The euro rose against the U.S. dollar on Friday after strong euro zone inflation figures, while the dollar jumped against the yen after U.S. wages data suggested the Federal Reserve would still hike interest rates two more times this year.
Official flash estimates put euro zone inflation at 1.9 percent in the first quarter, on the verge of crossing over the European Central Bank’s target of below but close to two percent, and above estimates for a rise of 1.8 percent. According to standard EU measures, in Italy it was two percent.
That helped drive the euro as high as $1.0947, just below a 5-1/2-month high of $1.0950 struck earlier in the week.
Analysts said the latest inflation figures could prompt the ECB to take a more hawkish bent in its June statements by either upgrading its assessment of the European economy or suggesting less need for stimulus.
“The ECB will certainly have to build inflation into their rhetoric at the June meeting, given the data,” said Jason Leinwand, founder and chief executive of FirstLine FX in Randolph, New Jersey.
The dollar rose as much as 0.4 percent against the yen to a session high of 111.71 yen, just below a nearly four-week high of 111.77 touched April 26, after U.S. Labor Department data showed private wages and salaries accelerated 0.9 percent in the first quarter. That marked the largest increase in ten years.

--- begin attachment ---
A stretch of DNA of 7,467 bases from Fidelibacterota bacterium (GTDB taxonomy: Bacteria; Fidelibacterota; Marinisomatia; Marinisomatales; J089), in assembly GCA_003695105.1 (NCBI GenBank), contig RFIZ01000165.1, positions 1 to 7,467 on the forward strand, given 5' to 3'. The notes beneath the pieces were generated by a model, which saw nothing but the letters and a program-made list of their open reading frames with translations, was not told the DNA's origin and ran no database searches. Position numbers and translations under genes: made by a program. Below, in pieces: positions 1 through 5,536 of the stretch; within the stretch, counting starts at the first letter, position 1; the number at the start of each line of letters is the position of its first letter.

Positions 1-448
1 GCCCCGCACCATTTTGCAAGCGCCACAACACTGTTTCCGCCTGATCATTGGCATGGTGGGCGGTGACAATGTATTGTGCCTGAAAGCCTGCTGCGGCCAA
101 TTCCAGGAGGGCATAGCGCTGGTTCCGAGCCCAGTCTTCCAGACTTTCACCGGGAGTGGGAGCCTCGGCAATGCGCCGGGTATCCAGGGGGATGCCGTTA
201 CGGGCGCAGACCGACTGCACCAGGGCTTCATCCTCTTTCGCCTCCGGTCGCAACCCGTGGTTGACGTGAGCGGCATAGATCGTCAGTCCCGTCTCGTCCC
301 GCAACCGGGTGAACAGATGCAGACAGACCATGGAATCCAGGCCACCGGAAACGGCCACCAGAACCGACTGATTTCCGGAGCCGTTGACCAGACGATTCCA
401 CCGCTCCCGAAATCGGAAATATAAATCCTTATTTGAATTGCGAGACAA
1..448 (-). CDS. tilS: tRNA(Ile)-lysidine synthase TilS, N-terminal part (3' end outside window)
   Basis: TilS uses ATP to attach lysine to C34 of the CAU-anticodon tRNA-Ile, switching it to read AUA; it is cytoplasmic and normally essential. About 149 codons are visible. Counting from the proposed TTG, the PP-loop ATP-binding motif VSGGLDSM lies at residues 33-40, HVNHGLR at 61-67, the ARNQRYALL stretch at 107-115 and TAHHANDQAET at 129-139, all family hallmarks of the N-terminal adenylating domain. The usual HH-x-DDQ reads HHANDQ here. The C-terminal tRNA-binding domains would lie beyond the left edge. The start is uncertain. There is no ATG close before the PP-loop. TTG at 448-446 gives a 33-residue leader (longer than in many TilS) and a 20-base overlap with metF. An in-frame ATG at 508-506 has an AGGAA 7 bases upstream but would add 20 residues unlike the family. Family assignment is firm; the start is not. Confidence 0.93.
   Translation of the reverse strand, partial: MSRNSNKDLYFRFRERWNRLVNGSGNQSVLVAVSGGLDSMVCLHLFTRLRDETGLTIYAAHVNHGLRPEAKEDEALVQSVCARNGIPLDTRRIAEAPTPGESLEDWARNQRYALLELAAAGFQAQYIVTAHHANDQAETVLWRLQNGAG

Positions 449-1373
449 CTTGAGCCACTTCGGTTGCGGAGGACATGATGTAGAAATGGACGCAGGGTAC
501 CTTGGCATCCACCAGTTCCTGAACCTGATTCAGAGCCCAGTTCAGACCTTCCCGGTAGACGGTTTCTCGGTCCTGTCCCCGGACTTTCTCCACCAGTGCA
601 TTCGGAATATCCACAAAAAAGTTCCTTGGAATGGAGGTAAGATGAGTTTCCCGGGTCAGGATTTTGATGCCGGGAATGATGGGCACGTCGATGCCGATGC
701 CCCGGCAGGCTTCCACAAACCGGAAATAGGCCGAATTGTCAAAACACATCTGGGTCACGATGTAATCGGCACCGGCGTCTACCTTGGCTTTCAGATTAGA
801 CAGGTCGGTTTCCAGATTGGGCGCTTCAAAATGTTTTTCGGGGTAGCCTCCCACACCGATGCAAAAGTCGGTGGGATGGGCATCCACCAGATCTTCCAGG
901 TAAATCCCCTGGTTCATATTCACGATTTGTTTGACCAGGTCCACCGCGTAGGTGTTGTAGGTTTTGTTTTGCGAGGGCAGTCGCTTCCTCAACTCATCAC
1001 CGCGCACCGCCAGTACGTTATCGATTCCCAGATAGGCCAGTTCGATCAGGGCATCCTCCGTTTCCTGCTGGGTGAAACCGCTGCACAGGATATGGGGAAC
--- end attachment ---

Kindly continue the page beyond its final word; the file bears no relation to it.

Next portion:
The data suggested firming inflation and helped boost the dollar even as the Commerce Department said U.S. gross domestic product increased at a 0.7 percent annual rate. That was the weakest performance since the first quarter of 2014.
“The GDP data wont alter the view that the Fed may raise rates in June and then ultimately again in September,” said Omer Esiner, chief market analyst at Commonwealth Foreign Exchange Inc in Washington.
The dollar was last up 0.2 percent against the yen at 111.51 yen. The dollar index, which measures the greenback against a basket of six major rivals, was last mostly flat at 99.102.
The greenback hit C$1.3697, its highest level against the Canadian dollar since late Feb. 2016, on lingering concern over U.S. President Donald Trump’s dissatisfaction with the North American Free Trade Agreement (NAFTA), a U.S., Mexico and Canada trade pact.